Monthly returns of the underlying index <0
    SP 500
     
     
     
     
    Mean Monthly Return
    Standard Deviation
    Kurtosis
    Skewness
    Short 2X long 2*1X
    0.0072
    0.0079
    3.6690
    1.4357
    Short 2X short-2x
    0.0223
    0.0448
    4.3810
    2.2035
    Short -2X short -2*1x
    0.0151
    0.0388
    4.8555
    2.2471
     
     
     
     
     
    Russel 2000
     
     
     
     
    Mean Monthly Return
    Standard Deviation
    Kurtosis
    Skewness
    Short 2X long 2*1X
    0.0054
    0.0088
    -1.2712
    0.1017
    Short 2X short-2x
    0.0270
    0.0464
    1.9667
    1.4234
    Short -2X short -2*1x
    0.0216
    0.0441
    2.3785
    1.5694
     
     
     
     
     
    Financial
     
     
     
     
    Mean Monthly Return
    Standard Deviation
    Kurtosis
    Skewness
    Short 2X long 2*1X
    -0.0057
    0.0244
    0.0301
    -0.3425
    Short 2X short-2x
    0.1644
    0.2101
    2.1721
    1.0190
    Short -2X short -2*1x
    0.1701
    0.2180
    3.0435
    1.2170
     
     
    Monthly returns of the underlying index >0
    SP 500 (SPY, SSO,SDS)
     
     
     
     
    Mean Monthly Return
    Standard Deviation
    Kurtosis
    Skewness
    Short 2X long 2*1X
    0.0050
    0.0087
    3.0762
    1.3860
    Short 2X short-2x
    0.0081
    0.0225
    7.0750
    2.5431
    Short -2X short -2*1x
    0.0031
    0.0154
    6.3429
    2.2617
     
     
     
     
     
    Russel 2000(IWM, RWM, TWM)
     
     
     
     
    Mean Monthly Return
    Standard Deviation
    Kurtosis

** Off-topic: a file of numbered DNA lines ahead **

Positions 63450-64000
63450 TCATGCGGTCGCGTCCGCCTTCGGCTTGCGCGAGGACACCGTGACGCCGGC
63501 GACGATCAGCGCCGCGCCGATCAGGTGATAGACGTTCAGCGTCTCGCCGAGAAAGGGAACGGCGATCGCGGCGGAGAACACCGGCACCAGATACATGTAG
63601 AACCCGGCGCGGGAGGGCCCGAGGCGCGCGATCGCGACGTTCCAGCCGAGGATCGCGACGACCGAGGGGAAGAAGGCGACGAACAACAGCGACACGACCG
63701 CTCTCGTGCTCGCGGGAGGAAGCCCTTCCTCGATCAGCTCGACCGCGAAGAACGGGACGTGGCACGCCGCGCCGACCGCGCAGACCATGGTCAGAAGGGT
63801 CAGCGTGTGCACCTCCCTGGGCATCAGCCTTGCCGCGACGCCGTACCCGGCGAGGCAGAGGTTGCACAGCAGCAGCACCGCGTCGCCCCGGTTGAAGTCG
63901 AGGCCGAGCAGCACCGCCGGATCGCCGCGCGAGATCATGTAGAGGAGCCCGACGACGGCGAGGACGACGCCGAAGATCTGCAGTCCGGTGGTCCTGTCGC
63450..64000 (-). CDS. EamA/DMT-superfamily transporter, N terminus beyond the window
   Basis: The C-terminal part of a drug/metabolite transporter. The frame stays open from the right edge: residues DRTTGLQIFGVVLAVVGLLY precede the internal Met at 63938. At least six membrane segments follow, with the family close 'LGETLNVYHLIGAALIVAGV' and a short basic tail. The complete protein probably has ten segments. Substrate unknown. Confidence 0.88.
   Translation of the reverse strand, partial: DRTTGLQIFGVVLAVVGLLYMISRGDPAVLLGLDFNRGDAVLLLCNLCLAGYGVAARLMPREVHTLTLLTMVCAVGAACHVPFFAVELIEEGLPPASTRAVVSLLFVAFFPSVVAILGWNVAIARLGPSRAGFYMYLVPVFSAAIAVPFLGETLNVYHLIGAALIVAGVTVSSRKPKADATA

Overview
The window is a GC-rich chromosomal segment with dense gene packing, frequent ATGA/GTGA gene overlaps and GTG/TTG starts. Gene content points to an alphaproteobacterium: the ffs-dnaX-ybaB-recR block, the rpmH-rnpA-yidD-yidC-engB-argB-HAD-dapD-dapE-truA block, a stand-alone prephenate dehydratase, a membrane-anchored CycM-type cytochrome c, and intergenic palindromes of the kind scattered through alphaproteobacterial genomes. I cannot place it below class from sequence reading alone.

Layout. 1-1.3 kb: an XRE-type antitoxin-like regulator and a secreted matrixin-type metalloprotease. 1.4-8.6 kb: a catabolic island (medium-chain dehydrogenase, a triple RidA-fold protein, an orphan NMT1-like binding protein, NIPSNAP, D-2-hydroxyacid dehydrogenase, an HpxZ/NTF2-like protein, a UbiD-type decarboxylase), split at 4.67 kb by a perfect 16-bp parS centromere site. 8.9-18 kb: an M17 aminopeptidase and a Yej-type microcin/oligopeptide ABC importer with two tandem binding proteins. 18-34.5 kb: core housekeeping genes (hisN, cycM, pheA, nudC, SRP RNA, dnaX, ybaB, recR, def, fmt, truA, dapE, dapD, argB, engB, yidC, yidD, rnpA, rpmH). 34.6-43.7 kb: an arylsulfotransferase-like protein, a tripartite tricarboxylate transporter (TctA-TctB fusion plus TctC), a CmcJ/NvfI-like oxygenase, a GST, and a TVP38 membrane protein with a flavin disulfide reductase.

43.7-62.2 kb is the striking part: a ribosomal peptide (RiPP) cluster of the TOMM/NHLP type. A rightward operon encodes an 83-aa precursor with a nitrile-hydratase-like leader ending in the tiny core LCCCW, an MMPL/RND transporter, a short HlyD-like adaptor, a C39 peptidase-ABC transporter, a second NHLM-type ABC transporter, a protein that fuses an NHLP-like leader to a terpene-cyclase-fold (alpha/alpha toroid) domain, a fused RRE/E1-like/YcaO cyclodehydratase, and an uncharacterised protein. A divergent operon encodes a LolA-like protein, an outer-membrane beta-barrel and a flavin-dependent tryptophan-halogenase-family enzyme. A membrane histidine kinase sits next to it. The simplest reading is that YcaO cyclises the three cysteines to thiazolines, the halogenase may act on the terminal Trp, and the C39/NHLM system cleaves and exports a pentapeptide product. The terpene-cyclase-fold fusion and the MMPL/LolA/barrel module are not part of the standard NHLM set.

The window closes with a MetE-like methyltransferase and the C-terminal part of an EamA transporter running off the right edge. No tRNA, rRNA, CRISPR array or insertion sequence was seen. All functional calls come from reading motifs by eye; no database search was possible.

Skewness
    Short 2X long 2*1X
    0.0086
    0.0164
    7.8593
    2.6883
    Short 2X short-2x
    0.0195
    0.0411
    5.7996
    2.3849
    Short -2X short -2*1x
    0.0109
    0.0258
    3.9786
    1.9952
     
     
     
     
     
    Financial(XLF, UYG, SKF)
     
     
     
     
    Mean Monthly Return
    Standard Deviation
    Kurtosis
    Skewness
    Short 2X long 2*1X
    0.0336
    0.0434
    1.5724
    1.4650
    Short 2X short-2x
    -0.0860
    0.1950
    0.8106
    -0.5188
    Short -2X short -2*1x
    -0.1196
    0.2050
    1.3160
    -1.1345
     
    The monthly returns of portfolios following SP 500 and Russel 2000 ETFS confirm the hypothesis that the trading strategies will earn positive returns regardless the directional movement of the market and reduce volatility as measured by standard deviation. However, the results on Financial ETF’s are not consistent with the hypothesis. Many factors can contribute to this contradiction. The prime reason may be due to the fact that XLF tracks selected SP financial stocks while UYG and SKF track Dow Jones US Financials. XLF and UYG/SKF are offered by two different vendors, which construct their ETF’s using different methods. However, it doesn't explain the negative monthly return on the Double-short Strategy.

    Conclusion
    Theoretically, a market-neutral trading strategy can be implemented by pairing two LETFs that track the same underlying index to capture the return decay regardless the market movement. The empirical studies on SP 500 and Russel 2000 ETFs are promising. However, the results on Financial ETFs are less than satisfactory. The empirical studies confirm that the above market neutral strategy reduce the volatility, which is a very attractive feature.
    The above trading strategies are built on a simplified theoretical model. In reality, μ(mean), σ(volatility) of index are not constant and vary with time. In addition, there are refinance costs and borrowing costs in ETF fund construction.  Hence, λ might not be exactly equal to. To build a more robust trading strategy, more sophisticate models, such as a stochastic volatility model, are needed to analysis the combination of leverage effects, volatility effects, and fat tail.

    /************/
     
    Many thanks to Exchange-traded Funds Investing Summit 2010 by IGlobal Forum for the idea of arbitrage strategy



     


    Disclosure: Long UYG
    Stocks: SPY, SSO, SDS, IWM, UWM, TWM, XLF, UYG, SKF